How to contact your MP

They're not the officials in fusty suits you might think they are (well, not all of them at least). Sometimes, contacting your local MP can actually help, plus it’s your right as a UK citizen. So if there’s something bothering you it might be worth learning how to contact your MP and giving it a shot. Read on as we explain how it’s done and why you might want to do it.

Houses of Parliament and Big Ben

Remember - they work for you.

The role of an MP

UK Members of Parliament (MPs) have three main roles:

  • To discuss and vote on legislation that may become laws.
  • To hold the Government to account for its actions.
  • To represent and help their constituents. This means that as a constituent you have a right to contact your MP.

Most of the information below equally applies for MSPs in Scotland, and Northern Ireland, Welsh and London Assembly Members.

Why contact your MP?

There are two key ways in which your MP can help you directly. Firstly, they can help you with a personal issue, such as gaining support in funding a training course, or taking action on your comments about a local service.

Secondly, you can ask your MP to give their support to a particular campaign or issue that matters to you. This is known as ‘lobbying’ your MP. You can lobby your MP on anything from funding a local project, to influencing national or international campaigns.

How can I contact my MP?

You can contact your MP by letter or email. If you want to meet them in person, you can do so at a one-to-one meeting (called a ‘surgery’) – your MP will hold surgeries in your local area on a regular basis, and you can usually book them by contacting the MP’s office. The time it takes for each MP to respond to you will vary, but you can usually expect to hear something from them within three weeks.

If you’d like to gain an MP’s support as part of a national or international campaign, you can lobby any MP who’s likely to support your cause. However, on local or personal matters only your local MP will be able to help.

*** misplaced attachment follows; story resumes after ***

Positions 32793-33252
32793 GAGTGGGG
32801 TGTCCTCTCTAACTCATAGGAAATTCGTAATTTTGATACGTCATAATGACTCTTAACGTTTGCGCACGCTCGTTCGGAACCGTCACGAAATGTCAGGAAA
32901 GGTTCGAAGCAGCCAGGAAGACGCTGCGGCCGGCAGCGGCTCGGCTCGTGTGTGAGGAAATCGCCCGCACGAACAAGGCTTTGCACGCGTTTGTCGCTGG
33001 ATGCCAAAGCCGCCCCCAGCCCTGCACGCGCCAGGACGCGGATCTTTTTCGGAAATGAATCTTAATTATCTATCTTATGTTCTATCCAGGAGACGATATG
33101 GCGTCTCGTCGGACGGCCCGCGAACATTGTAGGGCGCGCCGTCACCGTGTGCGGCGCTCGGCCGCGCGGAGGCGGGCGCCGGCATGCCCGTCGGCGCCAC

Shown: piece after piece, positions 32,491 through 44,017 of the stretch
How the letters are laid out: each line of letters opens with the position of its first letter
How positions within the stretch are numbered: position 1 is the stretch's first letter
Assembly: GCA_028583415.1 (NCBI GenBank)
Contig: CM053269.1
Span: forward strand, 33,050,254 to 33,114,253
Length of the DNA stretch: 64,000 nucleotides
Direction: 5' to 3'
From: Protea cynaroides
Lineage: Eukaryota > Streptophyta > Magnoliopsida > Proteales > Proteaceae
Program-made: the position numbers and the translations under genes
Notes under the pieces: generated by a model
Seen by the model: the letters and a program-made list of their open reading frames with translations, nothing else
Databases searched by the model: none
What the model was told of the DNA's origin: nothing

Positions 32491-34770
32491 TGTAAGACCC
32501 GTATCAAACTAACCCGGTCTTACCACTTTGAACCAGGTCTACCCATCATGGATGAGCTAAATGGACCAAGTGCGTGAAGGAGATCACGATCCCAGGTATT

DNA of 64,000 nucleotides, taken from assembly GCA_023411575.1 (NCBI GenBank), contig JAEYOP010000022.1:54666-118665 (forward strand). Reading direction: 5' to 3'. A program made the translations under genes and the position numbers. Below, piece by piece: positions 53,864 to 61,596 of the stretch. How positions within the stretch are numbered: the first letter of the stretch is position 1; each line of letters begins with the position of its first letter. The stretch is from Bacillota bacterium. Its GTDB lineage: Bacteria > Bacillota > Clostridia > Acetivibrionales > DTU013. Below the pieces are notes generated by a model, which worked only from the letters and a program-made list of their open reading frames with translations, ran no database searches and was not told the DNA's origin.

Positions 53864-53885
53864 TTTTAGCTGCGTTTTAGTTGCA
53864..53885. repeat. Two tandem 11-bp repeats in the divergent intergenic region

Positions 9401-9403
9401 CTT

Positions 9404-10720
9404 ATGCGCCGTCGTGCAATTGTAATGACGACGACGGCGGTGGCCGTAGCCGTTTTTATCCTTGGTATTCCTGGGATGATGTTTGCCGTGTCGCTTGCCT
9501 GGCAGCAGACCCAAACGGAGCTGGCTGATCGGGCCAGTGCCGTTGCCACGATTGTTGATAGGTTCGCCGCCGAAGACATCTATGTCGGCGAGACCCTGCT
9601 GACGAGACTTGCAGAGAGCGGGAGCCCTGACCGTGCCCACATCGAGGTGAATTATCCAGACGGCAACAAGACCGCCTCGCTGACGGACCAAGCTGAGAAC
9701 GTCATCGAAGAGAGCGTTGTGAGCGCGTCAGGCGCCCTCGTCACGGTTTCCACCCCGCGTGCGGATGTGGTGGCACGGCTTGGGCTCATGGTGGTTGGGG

Personal matters

If you’re contacting an MP about a personal matter, and you have a reasonable case, they will almost certainly support you. They will usually write on your behalf to a relevant organisation to try and get positive action. Of course, you could try doing this yourself, but it’s likely that a letter from an MP will have a greater impact since they’re regarded as very influential people.

MPs can also refer your enquiry directly to the Government minister in charge of the relevant sector. For example, if you have a problem with your school or college, your MP can write directly to the Secretary of State for Education asking them to look into the matter. It’s worth remembering that even writing to the Secretary of State won’t necessarily guarantee a positive outcome, although it certainly will help.

Local issues

If you want to make a positive difference in your local area, your MP is likely to take an interest. If they offer their support, it’ll probably be very valuable in achieving your aims, and if necessary, they can raise the issue in Parliament and write directly to individual ministers about it. 

MPs can also help to get the press involved – this will raise the profile of your campaign and help to garner more support. Getting media coverage also benefits the MP themselves, as it helps them to become more recognisable to local people and show themselves in a good light.

National or international issue

The response you receive is likely to depend on your MP’s personal views on the subject. If they disagree with you, they will send you a polite letter explaining why they disagree. If they support the campaign you can ask them to take action, such as signing an Early Day Motion (a type of parliamentary petition that MPs sign to show they support something), holding a debate about the issue in Parliament or writing to the relevant minister about it. They may also become involved in the wider campaign outside Parliament and help you to champion the cause with the general public.

If you find that your MP doesn’t agree with you, at least it might help you decide who to vote for in the next election.

“My MP didn’t help me”

If you have no luck with your MP, don’t despair – there are other routes you can go down.

  • If the issue is local, your local councillors can help in much the same way an MP can.
  • You can contact organisations whose work focuses on issues related to your cause.
  • You can write to a local or national newspaper to make them aware of an issue or problem that you feel strongly about. They may run a story on it, which may help generate support.
  • For personal issues, your local Citizens Advice Bureau will be able to help. They can advise you on a range of matters and will always be able to point you in the right direction.

Remember, if you’ve got any doubts about contacting your MP, it can still be worth contacting them. You’ve got nothing to lose – besides, if they do end up supporting your cause, the benefit could be massive.

Check out the rest of our democracy and politics resources here to learn more.

Next Steps

By Ally Thomas

Updated on 15-Mar-2023